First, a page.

Gray

I was born in the early hours of Sunday, the first of my siblings. The golden child. The child who could do no wrong. Everyone in the family knows it.

My mother tried her best to raise me in the Catholic faith, but I found the concept of god numbingly absurd. I actually did make a few bargains with god before realising I didn’t need a man-made omnipotent deity to live my life.

I devoted my life to the arts. Creation and destruction were the same sides of a universal coin. I had learned see both beauty and sadness in every thing and in every experience.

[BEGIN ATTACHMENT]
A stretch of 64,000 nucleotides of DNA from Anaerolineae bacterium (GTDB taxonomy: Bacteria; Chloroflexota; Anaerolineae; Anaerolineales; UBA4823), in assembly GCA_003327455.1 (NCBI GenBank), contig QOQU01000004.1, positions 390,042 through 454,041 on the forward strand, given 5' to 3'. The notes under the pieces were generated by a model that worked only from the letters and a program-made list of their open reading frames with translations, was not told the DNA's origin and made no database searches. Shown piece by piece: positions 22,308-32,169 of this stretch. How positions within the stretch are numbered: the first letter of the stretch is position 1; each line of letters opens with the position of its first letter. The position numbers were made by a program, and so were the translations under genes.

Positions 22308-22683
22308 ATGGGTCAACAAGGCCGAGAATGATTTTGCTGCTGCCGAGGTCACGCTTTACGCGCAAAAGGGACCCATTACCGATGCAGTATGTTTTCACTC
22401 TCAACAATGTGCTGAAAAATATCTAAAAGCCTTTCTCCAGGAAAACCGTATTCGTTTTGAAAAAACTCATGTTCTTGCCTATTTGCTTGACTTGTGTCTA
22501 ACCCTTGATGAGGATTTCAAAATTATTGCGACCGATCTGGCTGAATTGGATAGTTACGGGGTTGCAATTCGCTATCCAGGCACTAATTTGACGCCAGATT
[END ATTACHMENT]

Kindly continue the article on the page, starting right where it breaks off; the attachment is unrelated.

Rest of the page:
I grew tired of enforced gender binaries; the toxicity of masculinity and the frailty of patriarchy. I hated English for its pronouns defining two genders. I celebrated Tagalog for only having one.

I danced with the faeries under the moonlight, by the still waters of a lake in the middle of Squamish. The magical romp filled me with unrestrained joy. I was laughing again.

I always wonder about the bolts of grey in my hair, inspecting them every morning in front of the mirror—badges of honour for having come this far.